You've got an agreement from your publisher to publish your book. Hurray! Congratulations!
At some point afterwards they will be sending you a contract to sign. You might be overjoyed to receive it but you must still remember to check especially the terms of the advance and royalties before signing.
If the terms are not as pleasing as you would like, and you don't have an agent to negotiate on your behalf, you mustn't be afraid to be assertive, stand up for yourself and say what you would like it to contain.
(Often, nowadays, terms are so keen that what you might gain an advantage and financial return by having an agent to negotiate for you, you might lose because they will take their 15%.)
The publisher can only say no to your requests. At this point, having said yes, they are not going to refuse to publish the book, nor should you worry about getting a reputation for being difficult.
In these negotiations the publisher obviously wants to get the best deal for themselves, and so do you.
Therefore they will almost always start by offering terms that are more favourable to them than they are to you. They actually expect you to come back and disagree about something.
The point of the negotiations is to reach a position that agrees is reasonable.
These days, a frequent point of contention is often the level of royalties considered to be reasonable for electronic versions of your book.
Without mentioning any names, I'm going to let you in on what happened in negotiations with a contract I signed this week.
This is my fifth book for the same publisher, and I know they were particularly pleased with this proposal.
However, I also recognise that times are hard for publishers and over the years my advances have more than halved, accounting for inflation.
In return I have managed to secure from them a rising scale of royalties depending on sales numbers.
But this time around they began by offering an even lower advance. When I pointed out (as I always do) that I make all of my money from writing, and without a higher lump sum upfront I could not write the book without starving, they agreed to give me the same amount of advance as before, this time all of it upfront, with a further amount upon publication.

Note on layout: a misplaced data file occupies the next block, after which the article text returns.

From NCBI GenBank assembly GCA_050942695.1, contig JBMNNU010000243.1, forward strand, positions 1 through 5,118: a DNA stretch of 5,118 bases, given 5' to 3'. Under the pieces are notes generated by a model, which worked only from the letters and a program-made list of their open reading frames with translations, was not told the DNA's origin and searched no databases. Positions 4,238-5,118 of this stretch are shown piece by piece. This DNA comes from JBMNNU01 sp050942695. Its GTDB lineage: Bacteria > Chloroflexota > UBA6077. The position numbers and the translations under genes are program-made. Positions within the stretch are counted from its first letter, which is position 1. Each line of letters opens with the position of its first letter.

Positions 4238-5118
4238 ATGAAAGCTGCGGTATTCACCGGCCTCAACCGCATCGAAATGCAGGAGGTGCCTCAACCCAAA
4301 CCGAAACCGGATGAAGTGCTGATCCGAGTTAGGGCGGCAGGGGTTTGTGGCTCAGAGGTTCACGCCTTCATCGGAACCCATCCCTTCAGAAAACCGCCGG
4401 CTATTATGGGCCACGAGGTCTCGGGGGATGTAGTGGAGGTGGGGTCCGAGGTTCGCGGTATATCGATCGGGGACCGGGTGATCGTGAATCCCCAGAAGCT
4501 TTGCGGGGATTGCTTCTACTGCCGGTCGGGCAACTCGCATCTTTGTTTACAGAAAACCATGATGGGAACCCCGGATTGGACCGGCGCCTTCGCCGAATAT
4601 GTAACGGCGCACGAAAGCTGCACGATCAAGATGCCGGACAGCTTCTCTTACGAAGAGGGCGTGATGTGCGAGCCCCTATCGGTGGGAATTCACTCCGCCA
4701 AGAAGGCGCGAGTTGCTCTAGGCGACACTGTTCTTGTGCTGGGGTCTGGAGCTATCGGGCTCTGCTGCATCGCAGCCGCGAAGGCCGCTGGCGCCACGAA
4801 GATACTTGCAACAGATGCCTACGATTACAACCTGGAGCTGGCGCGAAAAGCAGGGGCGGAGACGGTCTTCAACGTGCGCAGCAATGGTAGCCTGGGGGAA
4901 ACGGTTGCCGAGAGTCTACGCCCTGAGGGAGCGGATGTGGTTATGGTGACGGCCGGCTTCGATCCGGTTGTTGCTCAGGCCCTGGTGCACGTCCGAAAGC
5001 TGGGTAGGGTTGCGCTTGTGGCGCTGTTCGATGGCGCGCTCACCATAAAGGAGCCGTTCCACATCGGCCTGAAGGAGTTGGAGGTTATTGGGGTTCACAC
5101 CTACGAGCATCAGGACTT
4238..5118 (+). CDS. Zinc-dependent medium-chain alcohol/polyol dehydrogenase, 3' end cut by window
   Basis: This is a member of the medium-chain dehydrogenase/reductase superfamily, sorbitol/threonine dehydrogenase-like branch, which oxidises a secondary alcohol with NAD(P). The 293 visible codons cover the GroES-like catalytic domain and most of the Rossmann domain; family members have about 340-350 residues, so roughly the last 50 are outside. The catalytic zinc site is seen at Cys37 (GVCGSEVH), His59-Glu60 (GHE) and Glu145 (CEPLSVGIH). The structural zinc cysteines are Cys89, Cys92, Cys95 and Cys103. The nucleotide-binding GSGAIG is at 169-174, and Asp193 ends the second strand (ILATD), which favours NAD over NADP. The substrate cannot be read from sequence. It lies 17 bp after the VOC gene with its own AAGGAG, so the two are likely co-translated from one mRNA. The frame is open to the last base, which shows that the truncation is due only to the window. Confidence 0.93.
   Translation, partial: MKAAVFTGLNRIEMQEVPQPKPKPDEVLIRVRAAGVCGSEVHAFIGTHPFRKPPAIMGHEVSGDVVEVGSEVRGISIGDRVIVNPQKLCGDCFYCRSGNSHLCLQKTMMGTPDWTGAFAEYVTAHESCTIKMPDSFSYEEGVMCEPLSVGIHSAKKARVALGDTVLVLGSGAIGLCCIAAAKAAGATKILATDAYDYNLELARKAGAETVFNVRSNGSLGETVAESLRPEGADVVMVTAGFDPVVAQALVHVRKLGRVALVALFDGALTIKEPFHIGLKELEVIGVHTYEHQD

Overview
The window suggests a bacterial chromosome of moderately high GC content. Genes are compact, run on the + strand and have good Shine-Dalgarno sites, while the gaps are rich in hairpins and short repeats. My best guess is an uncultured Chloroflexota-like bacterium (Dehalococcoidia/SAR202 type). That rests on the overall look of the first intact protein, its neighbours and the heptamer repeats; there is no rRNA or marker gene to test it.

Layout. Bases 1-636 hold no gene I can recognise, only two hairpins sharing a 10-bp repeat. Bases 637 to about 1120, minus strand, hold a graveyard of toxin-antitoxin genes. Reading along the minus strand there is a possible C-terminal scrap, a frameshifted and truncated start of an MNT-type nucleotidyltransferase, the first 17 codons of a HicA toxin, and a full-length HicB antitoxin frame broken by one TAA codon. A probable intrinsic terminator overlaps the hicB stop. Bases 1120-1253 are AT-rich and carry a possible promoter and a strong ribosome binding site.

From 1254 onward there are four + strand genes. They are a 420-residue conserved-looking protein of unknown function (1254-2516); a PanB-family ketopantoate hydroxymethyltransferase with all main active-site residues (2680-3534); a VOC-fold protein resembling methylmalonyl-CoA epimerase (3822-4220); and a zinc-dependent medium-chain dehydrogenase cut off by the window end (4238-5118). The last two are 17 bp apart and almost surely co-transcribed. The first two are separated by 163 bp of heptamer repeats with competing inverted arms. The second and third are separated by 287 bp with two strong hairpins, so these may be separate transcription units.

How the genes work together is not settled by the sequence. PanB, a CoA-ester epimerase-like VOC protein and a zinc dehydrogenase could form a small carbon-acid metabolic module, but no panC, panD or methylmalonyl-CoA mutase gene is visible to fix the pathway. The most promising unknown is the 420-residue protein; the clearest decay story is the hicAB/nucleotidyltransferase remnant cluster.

In return, I waived royalties on the first two years' sales, representing, in their eyes, two print runs.
I also secured some other concessions from them. So far so good.
Then I noticed that in the contract was a zero percentage for royalties on all electronic versions, forever.
I sent a note saying that I found this disturbing, particularly since on average these days half of sales are for electronic versions, and this proportion is rising.
In the end they suggested a percentage I was happy with and I signed the contract.
Perhaps I could have got up a higher percentage. Some people, like the Society of Authors, argue that royalties on e-books should be 50%, since costs for publishers are lower.
I'm not so sure, since in my experience correspondingly more needs to be spent on marketing of e-books in order for them to secure attention in an increasingly competitive market.
The moral of this story is: don't be afraid to ask for what you think is rightfully yours.
If you need support, and you're a member of the Society of Authors, you can obtain legal advice from them for free, without the need for an agent.